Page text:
SCOS participants learn disaster recovery by doing
Two young women learn disaster recovery work by doing it, as participants of the Summer Communities of Service program.
Why engage in disaster long-term recovery?
Nemah M., 19, and Hannah G.,* 20, have something to say about that after spending two months interning with Volusia Interfaiths/Agencies Networking in Disasters (VIND) in Volusia County, Fla.
The young women were two of several participants in this year’s Summer Communities of Service (SCOS), a joint United Church of Christ – Alliance of Baptists leadership program for young adults aged 19 and older.
VIND is one of UCC Disaster Ministries’ long-term recovery work sites, offering aid to survivors of Hurricane Matthew in 2016 and Irma in 2017. With great assistance from volunteer mission teams, VIND has completed 48 repair and rebuild jobs, with 28 frame homes left to complete, said VIND Program Coordinator Terry Foley. VIND also is helping residents obtain grants for repair or replacement of more than 300 hurricane-damaged mobile homes.
Hannah and Nemah, both from Charlotte, N.C., first met this summer when they reported to work at VIND.
Nemah, a sophomore journalism major at North Carolina A&T State University in Greensboro, and Hannah, a junior communications/human development and family studies major at University of North Carolina in Chapel Hill, served VIND from June 3 through August 1.
They spent about half their time at home-rebuilding sites, working together with volunteer work teams. The rest of the time they spent in the office, collecting and compiling still-unmet, hurricane-related needs and assisting with grant proposal writing.
“The efforts of disaster recovery are worthwhile in ways you might not even expect,” Hannah observed. “You get the opportunity to see the people you are helping and understand how much their having a stable home is the foundation for everything else. Everyone you work with has a bit of a new beginning and it begins with their house, it really does. For a lot of people, their home is all they have. It’s wonderful to be even a fraction of this transition in that person’s life.”
She added, “The dirt, mud and paint stains on your clothes … if you have to throw away your sneakers as I will have to … it’s worth it!”
Nemah also spoke of the value of working with disaster survivors’ recovery. “I can tell you that you will get something positive out of it. You will discover something, learn something, make a connection with the homeowner. Hannah and I learned something from every client and every volunteer group that came to help.”
Both Nemah and Hannah brought a prior interest in disaster work to their internship at VIND. They had experienced the terror of Hurricane Florence’s approach in September 2018; fortunately, their homes and universities saw only relatively minor flooding and downed trees.
“I was always interested in doing disaster recovery,” Nemah said, “knowing especially that any natural disaster could hit people in low-income situations, and they are already not doing well so it makes things worse.”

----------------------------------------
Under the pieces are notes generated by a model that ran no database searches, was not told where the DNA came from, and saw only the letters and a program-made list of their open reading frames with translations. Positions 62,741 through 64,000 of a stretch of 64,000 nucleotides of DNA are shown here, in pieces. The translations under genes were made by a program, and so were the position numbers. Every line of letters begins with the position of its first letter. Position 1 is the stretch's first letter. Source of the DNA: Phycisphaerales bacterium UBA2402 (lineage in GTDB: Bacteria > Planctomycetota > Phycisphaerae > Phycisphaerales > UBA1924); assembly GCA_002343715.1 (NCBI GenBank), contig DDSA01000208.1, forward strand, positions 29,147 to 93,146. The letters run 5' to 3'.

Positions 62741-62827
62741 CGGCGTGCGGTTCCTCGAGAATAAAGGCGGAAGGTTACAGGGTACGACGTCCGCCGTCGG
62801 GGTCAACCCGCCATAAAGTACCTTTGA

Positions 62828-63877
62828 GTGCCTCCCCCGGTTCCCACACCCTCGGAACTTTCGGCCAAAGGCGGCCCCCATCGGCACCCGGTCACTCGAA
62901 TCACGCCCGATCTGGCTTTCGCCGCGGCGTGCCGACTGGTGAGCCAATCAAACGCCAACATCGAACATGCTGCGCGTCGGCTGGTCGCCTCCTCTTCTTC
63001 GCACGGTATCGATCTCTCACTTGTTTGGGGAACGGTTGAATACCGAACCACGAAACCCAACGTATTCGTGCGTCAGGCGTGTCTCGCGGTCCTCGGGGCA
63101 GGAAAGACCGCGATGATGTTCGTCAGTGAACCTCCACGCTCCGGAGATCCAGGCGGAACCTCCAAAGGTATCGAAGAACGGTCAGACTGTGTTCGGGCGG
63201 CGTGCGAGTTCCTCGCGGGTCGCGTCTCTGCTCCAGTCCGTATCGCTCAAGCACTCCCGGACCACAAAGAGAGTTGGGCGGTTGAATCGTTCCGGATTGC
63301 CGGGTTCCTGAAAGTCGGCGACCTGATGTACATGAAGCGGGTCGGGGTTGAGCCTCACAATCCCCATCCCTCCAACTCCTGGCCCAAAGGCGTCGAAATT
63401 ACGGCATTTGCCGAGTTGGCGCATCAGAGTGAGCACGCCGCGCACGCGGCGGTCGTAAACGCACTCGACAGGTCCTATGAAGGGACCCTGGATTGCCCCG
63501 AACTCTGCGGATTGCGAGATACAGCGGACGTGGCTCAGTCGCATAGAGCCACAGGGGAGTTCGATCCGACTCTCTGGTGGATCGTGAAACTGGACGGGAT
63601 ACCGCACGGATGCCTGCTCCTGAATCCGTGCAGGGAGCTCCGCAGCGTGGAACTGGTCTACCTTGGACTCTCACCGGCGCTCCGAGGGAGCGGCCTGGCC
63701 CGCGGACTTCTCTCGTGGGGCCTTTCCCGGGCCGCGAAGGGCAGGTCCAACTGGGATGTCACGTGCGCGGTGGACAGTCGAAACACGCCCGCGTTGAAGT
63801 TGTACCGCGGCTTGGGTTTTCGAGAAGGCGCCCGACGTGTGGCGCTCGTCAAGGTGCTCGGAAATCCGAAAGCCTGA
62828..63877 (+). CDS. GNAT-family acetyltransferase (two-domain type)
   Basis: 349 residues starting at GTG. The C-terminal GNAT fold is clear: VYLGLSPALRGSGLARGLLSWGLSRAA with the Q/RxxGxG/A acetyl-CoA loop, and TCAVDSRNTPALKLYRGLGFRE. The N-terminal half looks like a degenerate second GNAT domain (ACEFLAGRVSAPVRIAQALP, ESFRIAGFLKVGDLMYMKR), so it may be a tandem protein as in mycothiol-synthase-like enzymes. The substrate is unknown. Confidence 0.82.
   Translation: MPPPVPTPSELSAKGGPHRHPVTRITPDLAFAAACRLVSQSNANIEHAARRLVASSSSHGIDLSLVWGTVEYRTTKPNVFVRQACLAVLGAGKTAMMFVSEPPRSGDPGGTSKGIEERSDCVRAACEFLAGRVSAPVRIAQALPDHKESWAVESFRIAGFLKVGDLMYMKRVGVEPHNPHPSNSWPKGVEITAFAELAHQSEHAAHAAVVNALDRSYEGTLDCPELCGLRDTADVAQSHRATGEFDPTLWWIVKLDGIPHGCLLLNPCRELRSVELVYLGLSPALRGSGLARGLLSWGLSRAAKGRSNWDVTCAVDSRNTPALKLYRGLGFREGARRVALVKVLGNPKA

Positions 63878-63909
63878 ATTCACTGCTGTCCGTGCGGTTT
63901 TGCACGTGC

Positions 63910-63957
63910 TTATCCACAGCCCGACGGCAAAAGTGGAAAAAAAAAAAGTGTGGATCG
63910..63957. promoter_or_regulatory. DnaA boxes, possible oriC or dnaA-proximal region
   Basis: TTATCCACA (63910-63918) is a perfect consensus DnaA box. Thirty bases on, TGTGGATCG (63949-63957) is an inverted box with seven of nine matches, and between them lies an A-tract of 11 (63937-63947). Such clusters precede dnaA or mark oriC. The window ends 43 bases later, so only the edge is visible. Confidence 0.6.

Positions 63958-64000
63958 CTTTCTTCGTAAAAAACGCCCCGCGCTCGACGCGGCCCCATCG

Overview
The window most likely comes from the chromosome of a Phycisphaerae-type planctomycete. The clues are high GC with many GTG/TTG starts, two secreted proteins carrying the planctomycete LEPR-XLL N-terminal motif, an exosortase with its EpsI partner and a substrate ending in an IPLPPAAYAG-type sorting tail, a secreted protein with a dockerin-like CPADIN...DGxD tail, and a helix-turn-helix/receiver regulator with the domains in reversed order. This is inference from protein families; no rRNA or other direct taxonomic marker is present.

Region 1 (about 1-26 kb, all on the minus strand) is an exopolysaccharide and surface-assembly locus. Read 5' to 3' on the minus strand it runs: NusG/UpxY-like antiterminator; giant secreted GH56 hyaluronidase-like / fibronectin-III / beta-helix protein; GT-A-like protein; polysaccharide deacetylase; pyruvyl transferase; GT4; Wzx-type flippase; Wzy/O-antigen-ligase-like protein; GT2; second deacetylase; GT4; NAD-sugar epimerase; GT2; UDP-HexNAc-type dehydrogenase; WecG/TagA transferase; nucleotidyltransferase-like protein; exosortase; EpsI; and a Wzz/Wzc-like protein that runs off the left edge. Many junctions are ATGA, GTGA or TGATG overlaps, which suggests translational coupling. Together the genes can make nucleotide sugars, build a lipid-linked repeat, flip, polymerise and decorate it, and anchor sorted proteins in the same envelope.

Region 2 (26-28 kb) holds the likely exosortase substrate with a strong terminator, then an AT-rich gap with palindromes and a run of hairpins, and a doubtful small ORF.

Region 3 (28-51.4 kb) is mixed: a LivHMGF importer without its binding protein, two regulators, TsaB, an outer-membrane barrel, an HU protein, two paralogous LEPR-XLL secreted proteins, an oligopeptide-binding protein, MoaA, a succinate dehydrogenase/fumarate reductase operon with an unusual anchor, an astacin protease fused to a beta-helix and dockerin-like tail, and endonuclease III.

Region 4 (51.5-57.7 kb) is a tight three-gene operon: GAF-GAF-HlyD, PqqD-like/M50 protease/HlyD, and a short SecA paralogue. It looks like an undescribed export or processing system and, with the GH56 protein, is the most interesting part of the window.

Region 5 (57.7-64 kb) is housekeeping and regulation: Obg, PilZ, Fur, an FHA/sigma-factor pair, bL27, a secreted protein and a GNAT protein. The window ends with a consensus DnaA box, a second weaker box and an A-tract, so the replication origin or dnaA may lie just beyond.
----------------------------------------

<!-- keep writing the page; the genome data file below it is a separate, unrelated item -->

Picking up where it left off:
For her part, Hannah said, “I saw this as an opportunity to grow in service, which is a big part of my life. I’m hoping to do social work. VIND does case management, which is similar to social work, and our supervisor, Terry Foley, has social work experience. Also, I thought it would be interesting to learn about a community other than my own.”
A key experience, Nemah said, was “how much you have to do before getting into the home” to begin reconstruction. “Especially case management. Getting to know the client is just as important as the construction part.”
Hannah said she “didn’t expect the extent of damage people were living with – the conditions people who are still waiting for help have had to live with – to be so vast in 2019,” long after Hurricanes Matthew and Irma had blown through.
“Lots of homes still have leaking roofs,” Hannah said. “Repairing them is the starting point for the inside work of cleaning up mold and mildew and ripping out ruined walls and floors. A lot of people are living in conditions we wouldn’t think were livable.”
Foley, VIND’s Program Coordinator, gave a “positive review” to the Summer Communities of Service program and to the young women.
“Both Nemah and Hannah added value to VIND by bringing new energy to our office while taking initiative both in our office and at our work sites,” Foley said. “Both grew in ways of gaining new skills in leadership and learning the logistics of disaster recovery in a work environment, obtaining valuable information about running a nonprofit organization.
“Other long-term disaster recovery organizations should host SCOS interns because they can provide an opportunity to them to gain a new experience of volunteering in its fullest and to be a part of a community in need,” she said.
Indeed, both women said their summer experience strengthened their resolve to live lives of service.
“This summer’s internship “made me more empathetic than I already was, and put me in a perspective of wanting to give back even more than I already do,” Nemah said. Echoed Hannah, “This summer has reiterated what’s important to me, doing work that fulfills the soul.”
* First name/last initial used to protect privacy.
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